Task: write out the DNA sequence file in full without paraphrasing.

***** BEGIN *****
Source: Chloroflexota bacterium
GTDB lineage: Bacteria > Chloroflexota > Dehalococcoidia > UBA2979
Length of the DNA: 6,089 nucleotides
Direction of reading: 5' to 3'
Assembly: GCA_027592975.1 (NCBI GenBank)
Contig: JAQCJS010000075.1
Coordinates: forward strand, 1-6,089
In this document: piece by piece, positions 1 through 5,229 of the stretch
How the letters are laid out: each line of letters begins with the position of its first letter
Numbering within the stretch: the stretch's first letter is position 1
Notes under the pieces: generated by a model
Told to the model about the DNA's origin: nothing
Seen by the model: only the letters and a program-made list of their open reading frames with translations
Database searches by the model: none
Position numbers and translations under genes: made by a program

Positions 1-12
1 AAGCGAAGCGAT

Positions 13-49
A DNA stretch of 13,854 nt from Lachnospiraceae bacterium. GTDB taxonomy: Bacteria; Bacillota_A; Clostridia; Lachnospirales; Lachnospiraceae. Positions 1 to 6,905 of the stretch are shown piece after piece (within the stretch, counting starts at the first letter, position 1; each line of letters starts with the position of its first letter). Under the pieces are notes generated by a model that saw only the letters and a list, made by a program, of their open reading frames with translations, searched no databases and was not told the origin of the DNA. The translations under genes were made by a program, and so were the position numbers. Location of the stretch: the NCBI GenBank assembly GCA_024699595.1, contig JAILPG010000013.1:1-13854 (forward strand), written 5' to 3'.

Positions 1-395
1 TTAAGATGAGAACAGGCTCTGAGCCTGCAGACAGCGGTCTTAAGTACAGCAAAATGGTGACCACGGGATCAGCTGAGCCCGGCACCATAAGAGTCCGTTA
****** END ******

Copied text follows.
Source: Chloroflexota bacterium
GTDB lineage: Bacteria > Chloroflexota > Dehalococcoidia > UBA2979
Length of the DNA: 6,089 nucleotides
Direction of reading: 5' to 3'
Assembly: GCA_027592975.1 (NCBI GenBank)
Contig: JAQCJS010000075.1
Coordinates: forward strand, 1-6,089
In this document: piece by piece, positions 1 through 5,229 of the stretch
How the letters are laid out: each line of letters begins with the position of its first letter
Numbering within the stretch: the stretch's first letter is position 1
Notes under the pieces: generated by a model
Told to the model about the DNA's origin: nothing
Seen by the model: only the letters and a program-made list of their open reading frames with translations
Database searches by the model: none
Position numbers and translations under genes: made by a program

Positions 1-12
1 AAGCGAAGCGAT

Positions 13-49
A DNA stretch of 13,854 nt from Lachnospiraceae bacterium. GTDB taxonomy: Bacteria; Bacillota_A; Clostridia; Lachnospirales; Lachnospiraceae. Positions 1 to 6,905 of the stretch are shown piece after piece (within the stretch, counting starts at the first letter, position 1; each line of letters starts with the position of its first letter). Under the pieces are notes generated by a model that saw only the letters and a list, made by a program, of their open reading frames with translations, searched no databases and was not told the origin of the DNA. The translations under genes were made by a program, and so were the position numbers. Location of the stretch: the NCBI GenBank assembly GCA_024699595.1, contig JAILPG010000013.1:1-13854 (forward strand), written 5' to 3'.

Positions 1-395
1 TTAAGATGAGAACAGGCTCTGAGCCTGCAGACAGCGGTCTTAAGTACAGCAAAATGGTGACCACGGGATCAGCTGAGCCCGGCACCATAAGAGTCCGTTA